Artest told ESPN.com on Tuesday that he wishes now he had opted for unrestricted free agency, like Brand and Davis, instead of electing to play out the final year of his contract with the Kings next season at $7.4 million.
Artest also conceded that his long-term future is likely not in Sacramento, saying via e-mail: "I don't see myself with [the] Kings beyond 2008-09."
"I think I made the biggest mistake by staying in my contract and I have to live with it," Artest said. "I had some misleading information [in making the] decision on not opting out. [But] I still thank God for all his blessings and being able to play basketball and help people."
Artest let his opportunity to become a free agent pass Monday as he had been vowing to do for weeks. But he apparently did so believing that the Kings would considering signing him to an extension this summer, even though there have been no clear indications from Kings management that it was prepared to make that offer.
The 28-year-old was also apparently convinced that he'd likely only generate contract offers this summer starting at the mid-level exception, which was $5.4 million last season. So putting off free agency until next summer, Artest reasoned, would increase his chances of securing a long-term deal from either the Kings or someone else if he could produce a big 2008-09 season.
Before announcing his decision, Artest said last week: "Even if I was to opt out, which probably won't happen, I will never accept a mid-level exception. So people trying to figure out possibilities should get that out of their heads."
But by declining to walk away from the final year of his current contract -- and thus surrendering the right to choose a new team -- Artest might actually have increased the likelihood that he winds up playing elsewhere between now and next February's trading deadline.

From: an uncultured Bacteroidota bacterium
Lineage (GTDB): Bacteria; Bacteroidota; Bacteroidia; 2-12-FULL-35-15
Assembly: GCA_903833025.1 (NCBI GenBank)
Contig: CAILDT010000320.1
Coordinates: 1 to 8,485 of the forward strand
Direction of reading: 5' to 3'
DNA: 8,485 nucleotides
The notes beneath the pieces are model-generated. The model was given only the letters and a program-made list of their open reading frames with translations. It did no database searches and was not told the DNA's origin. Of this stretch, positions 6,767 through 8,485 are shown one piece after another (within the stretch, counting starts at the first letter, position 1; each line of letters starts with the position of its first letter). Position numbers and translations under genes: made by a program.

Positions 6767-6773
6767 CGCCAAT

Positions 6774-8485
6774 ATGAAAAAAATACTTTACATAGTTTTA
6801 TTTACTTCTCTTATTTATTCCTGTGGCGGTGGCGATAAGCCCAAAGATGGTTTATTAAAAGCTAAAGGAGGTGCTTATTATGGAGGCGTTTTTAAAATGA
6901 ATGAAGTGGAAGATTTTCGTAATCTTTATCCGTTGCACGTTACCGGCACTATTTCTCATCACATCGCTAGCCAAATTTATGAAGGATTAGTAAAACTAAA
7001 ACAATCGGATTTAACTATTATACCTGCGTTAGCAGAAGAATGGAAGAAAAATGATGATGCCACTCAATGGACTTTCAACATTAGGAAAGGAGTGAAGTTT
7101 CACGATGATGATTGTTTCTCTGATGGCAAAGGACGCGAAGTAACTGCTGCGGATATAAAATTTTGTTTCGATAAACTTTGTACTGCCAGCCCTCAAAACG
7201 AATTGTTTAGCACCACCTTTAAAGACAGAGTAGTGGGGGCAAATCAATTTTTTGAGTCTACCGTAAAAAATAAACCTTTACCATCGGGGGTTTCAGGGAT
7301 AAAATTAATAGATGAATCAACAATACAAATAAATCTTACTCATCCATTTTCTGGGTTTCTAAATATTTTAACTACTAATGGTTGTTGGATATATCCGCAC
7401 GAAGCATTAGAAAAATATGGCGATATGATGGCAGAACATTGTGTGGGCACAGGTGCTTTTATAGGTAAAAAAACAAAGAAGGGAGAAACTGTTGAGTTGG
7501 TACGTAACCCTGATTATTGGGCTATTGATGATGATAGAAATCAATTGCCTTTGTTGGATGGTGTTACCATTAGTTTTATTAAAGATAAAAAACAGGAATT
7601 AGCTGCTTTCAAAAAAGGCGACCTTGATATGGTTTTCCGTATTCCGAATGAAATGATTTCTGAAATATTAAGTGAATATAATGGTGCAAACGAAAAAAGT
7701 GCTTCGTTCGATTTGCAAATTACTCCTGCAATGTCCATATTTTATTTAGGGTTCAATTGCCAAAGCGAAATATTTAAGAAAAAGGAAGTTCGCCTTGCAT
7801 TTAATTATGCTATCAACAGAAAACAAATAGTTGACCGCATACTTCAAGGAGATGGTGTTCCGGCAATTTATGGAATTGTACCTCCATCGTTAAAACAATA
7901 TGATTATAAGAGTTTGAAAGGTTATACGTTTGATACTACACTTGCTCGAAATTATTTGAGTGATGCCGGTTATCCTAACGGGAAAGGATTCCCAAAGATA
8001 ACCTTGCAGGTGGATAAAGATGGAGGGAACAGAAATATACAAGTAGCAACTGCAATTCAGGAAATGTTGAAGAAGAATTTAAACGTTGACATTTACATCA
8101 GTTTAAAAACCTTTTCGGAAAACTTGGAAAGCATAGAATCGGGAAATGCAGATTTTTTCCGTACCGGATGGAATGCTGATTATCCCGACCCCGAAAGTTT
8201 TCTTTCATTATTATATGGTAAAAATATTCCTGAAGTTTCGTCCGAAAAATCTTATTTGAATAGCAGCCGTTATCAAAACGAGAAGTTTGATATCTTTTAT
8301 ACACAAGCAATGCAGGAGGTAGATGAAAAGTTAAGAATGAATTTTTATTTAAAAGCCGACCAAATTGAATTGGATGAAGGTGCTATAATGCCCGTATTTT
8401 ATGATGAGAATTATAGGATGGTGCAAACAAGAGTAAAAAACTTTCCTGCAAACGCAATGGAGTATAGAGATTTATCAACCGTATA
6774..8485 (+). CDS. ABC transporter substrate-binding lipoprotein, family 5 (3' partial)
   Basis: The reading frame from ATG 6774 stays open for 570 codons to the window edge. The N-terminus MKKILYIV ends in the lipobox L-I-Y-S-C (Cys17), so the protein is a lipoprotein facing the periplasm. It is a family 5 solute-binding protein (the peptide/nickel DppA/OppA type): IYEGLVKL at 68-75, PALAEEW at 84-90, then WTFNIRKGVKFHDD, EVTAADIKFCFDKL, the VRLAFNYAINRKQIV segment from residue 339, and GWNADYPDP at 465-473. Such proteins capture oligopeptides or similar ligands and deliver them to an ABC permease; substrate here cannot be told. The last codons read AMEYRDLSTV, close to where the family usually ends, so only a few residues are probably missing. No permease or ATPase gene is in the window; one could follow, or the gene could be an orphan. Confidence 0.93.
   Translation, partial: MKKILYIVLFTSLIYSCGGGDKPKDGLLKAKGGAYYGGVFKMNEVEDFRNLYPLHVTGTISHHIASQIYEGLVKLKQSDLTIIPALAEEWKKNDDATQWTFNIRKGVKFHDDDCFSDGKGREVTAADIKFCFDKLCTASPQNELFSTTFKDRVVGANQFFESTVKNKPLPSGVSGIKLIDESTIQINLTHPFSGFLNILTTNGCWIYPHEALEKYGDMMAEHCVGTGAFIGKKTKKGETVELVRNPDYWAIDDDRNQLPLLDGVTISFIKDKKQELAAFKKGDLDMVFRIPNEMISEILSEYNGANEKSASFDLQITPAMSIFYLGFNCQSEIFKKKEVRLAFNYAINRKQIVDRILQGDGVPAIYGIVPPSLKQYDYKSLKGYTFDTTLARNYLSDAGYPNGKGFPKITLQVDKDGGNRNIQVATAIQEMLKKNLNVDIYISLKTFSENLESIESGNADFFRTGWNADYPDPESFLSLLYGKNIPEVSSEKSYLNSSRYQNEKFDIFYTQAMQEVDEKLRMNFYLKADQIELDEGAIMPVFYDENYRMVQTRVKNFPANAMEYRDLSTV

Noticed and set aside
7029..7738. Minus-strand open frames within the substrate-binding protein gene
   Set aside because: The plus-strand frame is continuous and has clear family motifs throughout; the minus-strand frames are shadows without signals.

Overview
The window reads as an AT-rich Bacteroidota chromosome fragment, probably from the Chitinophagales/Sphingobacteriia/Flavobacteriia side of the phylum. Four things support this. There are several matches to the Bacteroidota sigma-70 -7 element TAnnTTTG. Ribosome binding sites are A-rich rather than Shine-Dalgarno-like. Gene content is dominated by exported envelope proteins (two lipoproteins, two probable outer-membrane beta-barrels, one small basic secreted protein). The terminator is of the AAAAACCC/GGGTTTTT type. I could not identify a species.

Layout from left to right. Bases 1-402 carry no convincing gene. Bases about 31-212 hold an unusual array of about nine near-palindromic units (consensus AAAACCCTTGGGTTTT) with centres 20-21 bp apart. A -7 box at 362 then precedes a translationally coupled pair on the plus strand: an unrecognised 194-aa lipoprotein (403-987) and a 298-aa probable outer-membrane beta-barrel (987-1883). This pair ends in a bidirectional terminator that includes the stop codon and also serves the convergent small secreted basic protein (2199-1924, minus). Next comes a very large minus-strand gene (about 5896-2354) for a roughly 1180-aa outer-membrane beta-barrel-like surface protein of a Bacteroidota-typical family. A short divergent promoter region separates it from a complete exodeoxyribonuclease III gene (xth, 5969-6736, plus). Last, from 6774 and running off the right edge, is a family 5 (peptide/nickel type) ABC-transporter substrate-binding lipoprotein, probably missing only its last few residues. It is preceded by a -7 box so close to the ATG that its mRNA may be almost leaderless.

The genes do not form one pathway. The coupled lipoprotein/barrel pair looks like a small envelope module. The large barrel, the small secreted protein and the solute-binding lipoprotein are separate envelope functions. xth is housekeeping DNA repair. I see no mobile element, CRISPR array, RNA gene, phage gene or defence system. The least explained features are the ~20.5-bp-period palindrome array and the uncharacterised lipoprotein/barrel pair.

At what amounts to an expiring contract valued at less than $8 million, Artest has a very tradeable salary in spite of any concerns about his controversial past.
The Kings seriously explored the market for Artest at the February trading deadline, most notably in talks with the Denver Nuggets.
The Los Angeles Lakers have been widely expected to revisit past trade interest in Artest, given Artest's friendship with Lakers star Kobe Bryant and after L.A.'s toughness and defense were subjected to heavily criticism during the NBA Finals. It's also presumed that Lakers coach Phil Jackson would be an ideal boss for the mercurial swingman, but trades between teams from the same division -- especially teams that have the contentious history that the Lakers and Kings share -- are always complicated.
The Kings far exceeded most preseason forecasts by posting a 38-44 record under rookie coach Reggie Theus. Artest had one his best statistical seasons -- averaging 20.5 points, 5.8 rebounds and 3.5 assists in 57 games -- and has claimed often that the Kings would have been right there with the eight 50-win teams in the West if not for the injuries suffered by leading scorer Kevin Martin and ex-Kings guard Mike Bibby as well as the 25 games Artest lost to injury and suspension. Artest missed the first seven games of the season serving a seven-game league ban after a no-contest plea to infliction of injury on his wife.
That was the latest transgression in a career full of missteps -- a list that most notably includes Artest's suspension for the remainder of the season for his role in the infamous Detroit Pistons-Indiana Pacers brawl in November 2004 -- but Artest has been actively working to address doubts about his reliability. He is heavily involved with the NBA Players Association's humanitarian efforts in Africa and elsewhere abroad, signed on this season as a spokesman for PETA (People for the Ethical Treatment of Animals) and has volunteered in recent weeks to do television work for the WNBA's Sacramento Monarchs, who are likewise operated by Kings owners Joe and Gavin Maloof.
Artest also unsuccessfully reached out to USA Basketball officials earlier this month in a bid to convince them to consider him as an 11th-hour candidate for this summer's China-bound Olympic team.
"My basketball skill and my character and community work speaks for itself," Artest said. "I believe in them and believe it can work for an organization."
Marc Stein is the senior NBA writer for ESPN.com. To e-mail him, click here.